The NSW Premier says there is a high viral load of COVID-19 in a number of Newcastle sewerage systems, which could indicate undetected cases in the region.

The detections were found in the Shortland, Burwood and Belmont sewerage treatment plants.

The Burwood Beach sewage catchment serves 225,834 people and includes the Newcastle City area and surrounding suburbs of Dudley, Charlestown, Jesmond, Lambton, New Lambton, Mayfield, Elermore Vale, Kotara, Garden Suburb, Adamstown Heights, Kahibah, Highfields, Merewether, Waratah West, Georgetown and Carrington.

The Belmont sewage catchment serves 115,000 people and includes Belmont, Warners Bay, Gateshead, Tingira Heights, Bennetts Green, Jewells, Redhead, Eleebana, Croudace Bay, Valentine, Marks Point, Blacksmiths, Pelican, Swansea, Swansea Heads, and Caves Beach.

The Shortland sewage catchment serves 60,000 people and includes Shortland, Cameron Park, Minmi, Fletcher, Maryland, Birmingham Gardens, Wallsend, Callaghan, Sandgate, Kooragang, Mayfield West, Fern Bay, Fullerton Cove and Stockton.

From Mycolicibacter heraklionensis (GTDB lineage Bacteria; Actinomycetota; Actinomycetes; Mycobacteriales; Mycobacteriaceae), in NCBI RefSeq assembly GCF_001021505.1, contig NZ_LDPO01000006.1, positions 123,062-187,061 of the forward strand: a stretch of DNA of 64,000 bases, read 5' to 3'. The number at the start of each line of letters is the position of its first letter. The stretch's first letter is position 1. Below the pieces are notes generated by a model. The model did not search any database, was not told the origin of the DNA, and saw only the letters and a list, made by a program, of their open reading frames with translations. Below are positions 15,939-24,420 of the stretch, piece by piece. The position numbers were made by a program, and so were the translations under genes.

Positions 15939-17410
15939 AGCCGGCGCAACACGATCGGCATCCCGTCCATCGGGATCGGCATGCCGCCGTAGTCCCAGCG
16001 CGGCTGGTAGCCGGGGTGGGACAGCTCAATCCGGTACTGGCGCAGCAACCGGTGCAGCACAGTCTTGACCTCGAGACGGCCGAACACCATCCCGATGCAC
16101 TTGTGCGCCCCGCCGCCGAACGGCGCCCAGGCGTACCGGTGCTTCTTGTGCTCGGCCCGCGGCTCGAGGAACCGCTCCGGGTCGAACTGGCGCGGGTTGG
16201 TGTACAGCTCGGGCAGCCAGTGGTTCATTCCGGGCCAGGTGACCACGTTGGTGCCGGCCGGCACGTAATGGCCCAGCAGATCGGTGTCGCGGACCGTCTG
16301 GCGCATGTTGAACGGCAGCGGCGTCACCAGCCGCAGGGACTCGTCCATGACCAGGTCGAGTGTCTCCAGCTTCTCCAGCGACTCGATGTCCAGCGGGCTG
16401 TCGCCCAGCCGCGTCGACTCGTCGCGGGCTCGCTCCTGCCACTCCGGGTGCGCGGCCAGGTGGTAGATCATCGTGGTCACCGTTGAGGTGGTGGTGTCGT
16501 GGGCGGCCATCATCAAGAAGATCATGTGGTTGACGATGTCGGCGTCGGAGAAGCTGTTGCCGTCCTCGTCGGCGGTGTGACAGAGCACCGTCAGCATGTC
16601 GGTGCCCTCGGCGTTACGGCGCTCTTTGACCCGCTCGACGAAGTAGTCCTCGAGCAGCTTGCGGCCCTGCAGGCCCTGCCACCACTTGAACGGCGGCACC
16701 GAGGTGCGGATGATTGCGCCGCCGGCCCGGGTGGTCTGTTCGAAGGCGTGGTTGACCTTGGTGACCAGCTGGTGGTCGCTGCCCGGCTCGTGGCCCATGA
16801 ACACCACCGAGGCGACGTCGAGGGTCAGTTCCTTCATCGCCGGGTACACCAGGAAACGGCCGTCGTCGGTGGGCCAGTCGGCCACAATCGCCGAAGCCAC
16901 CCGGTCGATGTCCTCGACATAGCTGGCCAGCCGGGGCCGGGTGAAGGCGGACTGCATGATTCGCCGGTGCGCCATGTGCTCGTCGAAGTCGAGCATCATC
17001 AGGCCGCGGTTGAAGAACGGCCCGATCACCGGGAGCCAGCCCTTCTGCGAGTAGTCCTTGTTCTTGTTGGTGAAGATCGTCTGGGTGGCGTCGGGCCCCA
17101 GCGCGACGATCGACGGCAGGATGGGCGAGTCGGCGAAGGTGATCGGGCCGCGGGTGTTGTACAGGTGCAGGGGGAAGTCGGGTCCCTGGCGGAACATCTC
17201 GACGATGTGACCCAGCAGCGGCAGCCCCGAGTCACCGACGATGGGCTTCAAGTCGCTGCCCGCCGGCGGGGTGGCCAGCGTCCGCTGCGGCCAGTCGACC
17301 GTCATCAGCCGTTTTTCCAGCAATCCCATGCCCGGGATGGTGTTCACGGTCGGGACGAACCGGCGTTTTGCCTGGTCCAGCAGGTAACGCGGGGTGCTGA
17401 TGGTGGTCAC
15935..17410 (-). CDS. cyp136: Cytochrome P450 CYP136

Chief Health Officer Kerry Chant says she is calling on all of Newcastle and Lake Macquarie to get tested.

“Particularly Birmingham Gardens, Shortland, Maryland, Fletcher, Minmi, Cameron Park, Mayfield, Stockton and Fern Bay.

 “It is critical that we can get testing levels up to understand as soon as possible any undiagnosed cases there so that we can make the best public health decisions,” Dr Chant said

Up until now, the Hunter has been largely spared of the virus during the latest outbreak. Two service stations in the Hunter were placed on the health alerts list as being visited by a COVID positive person. No cases as yet have emerged from those alerts.

Shortland sewerage treatment plant.
Image: Hunter Water